The PEOPLE of the State of New York, Respondent, v. Charles HAWKINS, Defendant–Appellant.
Defendant appeals from a judgment convicting him upon his plea of guilty of attempted robbery in the first degree (Penal Law §§ 110.00, 160.15  ). We agree with defendant that his “waiver of his right to appeal was invalid because [County Court] conflated the appeal waiver with the rights automatically waived by the guilty plea” (People v. Martin, 88 AD3d 473, 474; see People v. Tate, 83 AD3d 1467, 1467; People v. Daniels, 68 AD3d 1711, 1712, lv denied 14 NY3d 887; see generally People v. Moyette, 7 NY3d 892, 892–893). Thus, contrary to the People's contentions, defendant's remaining challenges are not encompassed by that waiver.
Defendant contends that, because he did not personally recite the elements of the offense to which he pleaded guilty and gave monosyllabic responses to the court's questions during the plea allocution, the plea colloquy does not sufficiently establish that he understood the nature of the offense to which he was pleading guilty and thus casts doubt upon the voluntariness of his plea. Those contentions are actually addressed to the factual sufficiency of the plea allocution, and defendant failed to preserve them for our review by moving to withdraw the plea or to vacate the judgment of conviction (see People v. Lopez, 71 N.Y.2d 662, 665; People v.. Jamison, 71 AD3d 1435, 1436, lv denied 14 NY3d 888; People v. Bailey, 49 AD3d 1258, 1259, lv denied 10 NY3d 932). This case does not fall within the narrow exception to the preservation requirement set forth in Lopez (71 N.Y.2d at 666). In addition, “[d]efendant failed to preserve for our review his further contention concerning the failure to comply with the procedural requirements set forth in CPL 400.21” (People v. Thompson, 83 AD3d 1535, 1536; see People v. Pellegrino, 60 N.Y.2d 636, 637; People v. Dorrah, 50 AD3d 1619, lv denied 11 NY3d 736). We decline to exercise our power to review that contention as a matter of discretion in the interest of justice (see CPL 470.15[a] ).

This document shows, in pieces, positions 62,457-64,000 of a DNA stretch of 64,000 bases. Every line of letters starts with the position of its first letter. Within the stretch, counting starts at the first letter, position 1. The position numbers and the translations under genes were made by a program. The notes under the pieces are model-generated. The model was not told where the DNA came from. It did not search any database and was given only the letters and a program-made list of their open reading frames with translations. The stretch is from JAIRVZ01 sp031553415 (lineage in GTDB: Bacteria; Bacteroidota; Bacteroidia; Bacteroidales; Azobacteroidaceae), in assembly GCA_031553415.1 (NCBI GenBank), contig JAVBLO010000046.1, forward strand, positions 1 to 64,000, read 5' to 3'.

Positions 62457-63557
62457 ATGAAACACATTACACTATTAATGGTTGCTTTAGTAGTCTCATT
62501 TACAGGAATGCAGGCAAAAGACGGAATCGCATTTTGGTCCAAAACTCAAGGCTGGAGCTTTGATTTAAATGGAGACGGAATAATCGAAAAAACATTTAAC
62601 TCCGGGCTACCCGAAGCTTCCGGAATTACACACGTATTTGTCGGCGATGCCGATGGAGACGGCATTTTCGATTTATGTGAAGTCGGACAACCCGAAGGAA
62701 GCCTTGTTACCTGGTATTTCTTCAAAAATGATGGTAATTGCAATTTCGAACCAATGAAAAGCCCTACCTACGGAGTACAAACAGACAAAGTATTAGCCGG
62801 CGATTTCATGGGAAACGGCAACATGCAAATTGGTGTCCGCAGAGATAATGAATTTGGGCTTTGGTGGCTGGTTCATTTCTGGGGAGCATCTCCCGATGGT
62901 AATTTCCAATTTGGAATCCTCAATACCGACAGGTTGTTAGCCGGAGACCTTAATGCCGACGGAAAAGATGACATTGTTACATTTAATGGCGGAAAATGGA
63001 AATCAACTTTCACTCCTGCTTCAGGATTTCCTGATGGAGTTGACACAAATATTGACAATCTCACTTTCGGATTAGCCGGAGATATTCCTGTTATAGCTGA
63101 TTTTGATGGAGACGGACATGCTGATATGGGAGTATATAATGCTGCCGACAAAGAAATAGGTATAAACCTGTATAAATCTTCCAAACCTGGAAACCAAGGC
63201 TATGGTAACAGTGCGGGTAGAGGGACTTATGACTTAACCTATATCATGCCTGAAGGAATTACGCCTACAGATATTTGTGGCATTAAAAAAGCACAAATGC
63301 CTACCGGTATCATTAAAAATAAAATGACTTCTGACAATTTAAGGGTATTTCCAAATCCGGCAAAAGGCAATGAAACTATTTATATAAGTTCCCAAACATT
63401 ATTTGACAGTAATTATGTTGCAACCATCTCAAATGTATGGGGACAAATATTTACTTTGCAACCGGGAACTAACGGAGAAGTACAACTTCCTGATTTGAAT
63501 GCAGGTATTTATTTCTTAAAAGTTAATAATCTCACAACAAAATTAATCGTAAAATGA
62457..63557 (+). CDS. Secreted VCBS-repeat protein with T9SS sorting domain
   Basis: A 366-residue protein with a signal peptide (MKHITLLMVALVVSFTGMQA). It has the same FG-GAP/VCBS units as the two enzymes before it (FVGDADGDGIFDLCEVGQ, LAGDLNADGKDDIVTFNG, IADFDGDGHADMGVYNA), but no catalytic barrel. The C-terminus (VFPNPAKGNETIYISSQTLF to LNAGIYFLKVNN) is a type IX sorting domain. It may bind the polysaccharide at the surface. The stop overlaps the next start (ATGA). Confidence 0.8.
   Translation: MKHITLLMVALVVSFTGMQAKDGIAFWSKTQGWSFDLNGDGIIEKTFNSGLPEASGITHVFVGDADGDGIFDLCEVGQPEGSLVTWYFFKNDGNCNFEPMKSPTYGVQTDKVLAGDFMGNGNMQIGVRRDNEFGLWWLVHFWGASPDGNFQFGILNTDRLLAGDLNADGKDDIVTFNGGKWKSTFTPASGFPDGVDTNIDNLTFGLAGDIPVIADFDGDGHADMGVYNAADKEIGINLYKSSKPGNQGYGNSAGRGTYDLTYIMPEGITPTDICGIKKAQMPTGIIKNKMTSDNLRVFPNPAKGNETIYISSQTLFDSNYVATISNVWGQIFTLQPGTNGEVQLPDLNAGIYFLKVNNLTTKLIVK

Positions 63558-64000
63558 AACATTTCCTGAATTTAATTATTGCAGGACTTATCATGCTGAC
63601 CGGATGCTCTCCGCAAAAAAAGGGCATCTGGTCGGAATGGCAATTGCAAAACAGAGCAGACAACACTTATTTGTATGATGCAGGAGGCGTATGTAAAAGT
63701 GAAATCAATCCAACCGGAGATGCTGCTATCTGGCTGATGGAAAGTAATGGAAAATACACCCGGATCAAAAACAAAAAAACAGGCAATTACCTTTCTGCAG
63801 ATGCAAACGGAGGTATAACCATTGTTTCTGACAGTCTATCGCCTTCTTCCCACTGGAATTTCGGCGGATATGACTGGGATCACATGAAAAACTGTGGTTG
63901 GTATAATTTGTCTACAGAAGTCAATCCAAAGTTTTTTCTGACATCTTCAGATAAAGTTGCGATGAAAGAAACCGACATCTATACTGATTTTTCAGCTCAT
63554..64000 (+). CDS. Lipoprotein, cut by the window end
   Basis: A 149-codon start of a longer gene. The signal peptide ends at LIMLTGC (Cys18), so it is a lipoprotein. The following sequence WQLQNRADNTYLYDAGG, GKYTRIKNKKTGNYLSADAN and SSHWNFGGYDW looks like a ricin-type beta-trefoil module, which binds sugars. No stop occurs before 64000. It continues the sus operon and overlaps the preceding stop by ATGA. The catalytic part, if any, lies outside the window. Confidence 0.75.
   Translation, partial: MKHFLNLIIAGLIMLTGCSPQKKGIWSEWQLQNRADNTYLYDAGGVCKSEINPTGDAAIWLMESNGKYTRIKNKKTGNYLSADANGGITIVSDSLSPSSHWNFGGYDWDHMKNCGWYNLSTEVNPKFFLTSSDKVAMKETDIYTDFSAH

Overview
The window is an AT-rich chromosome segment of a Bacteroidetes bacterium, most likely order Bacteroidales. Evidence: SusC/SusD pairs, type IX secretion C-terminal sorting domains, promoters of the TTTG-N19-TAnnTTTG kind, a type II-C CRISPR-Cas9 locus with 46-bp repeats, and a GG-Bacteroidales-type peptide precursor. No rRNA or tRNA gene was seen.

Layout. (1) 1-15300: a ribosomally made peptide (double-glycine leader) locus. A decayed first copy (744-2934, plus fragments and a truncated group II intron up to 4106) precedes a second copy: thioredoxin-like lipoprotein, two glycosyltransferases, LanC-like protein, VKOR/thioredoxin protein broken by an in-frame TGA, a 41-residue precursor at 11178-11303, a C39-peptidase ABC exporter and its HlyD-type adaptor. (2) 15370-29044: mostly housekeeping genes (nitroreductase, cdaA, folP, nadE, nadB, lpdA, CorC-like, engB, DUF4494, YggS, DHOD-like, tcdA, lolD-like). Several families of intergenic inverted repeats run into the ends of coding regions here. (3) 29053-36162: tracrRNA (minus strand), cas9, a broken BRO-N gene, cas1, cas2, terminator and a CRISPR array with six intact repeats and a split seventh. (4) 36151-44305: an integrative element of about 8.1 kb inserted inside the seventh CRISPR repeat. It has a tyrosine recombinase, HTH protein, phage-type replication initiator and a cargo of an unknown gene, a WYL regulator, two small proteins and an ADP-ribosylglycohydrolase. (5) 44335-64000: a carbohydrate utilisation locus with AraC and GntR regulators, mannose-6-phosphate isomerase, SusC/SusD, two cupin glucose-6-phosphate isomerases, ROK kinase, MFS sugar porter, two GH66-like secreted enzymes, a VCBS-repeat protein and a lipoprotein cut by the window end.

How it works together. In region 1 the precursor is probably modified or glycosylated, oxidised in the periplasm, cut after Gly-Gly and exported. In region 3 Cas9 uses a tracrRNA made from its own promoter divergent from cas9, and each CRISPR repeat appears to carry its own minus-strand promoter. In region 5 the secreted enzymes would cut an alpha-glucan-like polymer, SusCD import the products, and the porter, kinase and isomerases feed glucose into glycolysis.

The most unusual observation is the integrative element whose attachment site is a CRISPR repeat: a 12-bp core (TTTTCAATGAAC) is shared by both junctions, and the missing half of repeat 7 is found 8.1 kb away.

Contrary to defendant's further contention, “there is no evidence in the record indicating an abuse of discretion by the court in denying the motion for substitution of counsel [where, as here, the] defendant failed to proffer specific allegations of a ‘seemingly serious request’ that would require the court to engage in a minimal inquiry” (People v. Porto, 16 NY3d 93, 100–101; see People v. Beriguette, 84 N.Y.2d 978, 980, rearg. denied 85 N.Y.2d 924; People v. Sides, 75 N.Y.2d 822, 824). With respect to defendant's contention that he received ineffective assistance of counsel, it is well settled that, “[i]n the context of a guilty plea, a defendant has been afforded meaningful representation when he or she receives an advantageous plea and nothing in the record casts doubt on the apparent effectiveness of counsel” (People v. Ford, 86 N.Y.2d 397, 404). Here, “[t]o the extent that the contention of defendant survives his plea[ ] of guilty” (People v.. McCoy, 21 AD3d 1275, 1276, lv denied 6 NY3d 756; see People v. Burke, 256 A.D.2d 1244, lv denied 93 N.Y.2d 851), we conclude that defendant was afforded meaningful representation (see generally Ford, 86 N.Y.2d at 404). Finally, the sentence is not unduly harsh or severe.
It is hereby ORDERED that the judgment so appealed from is unanimously affirmed.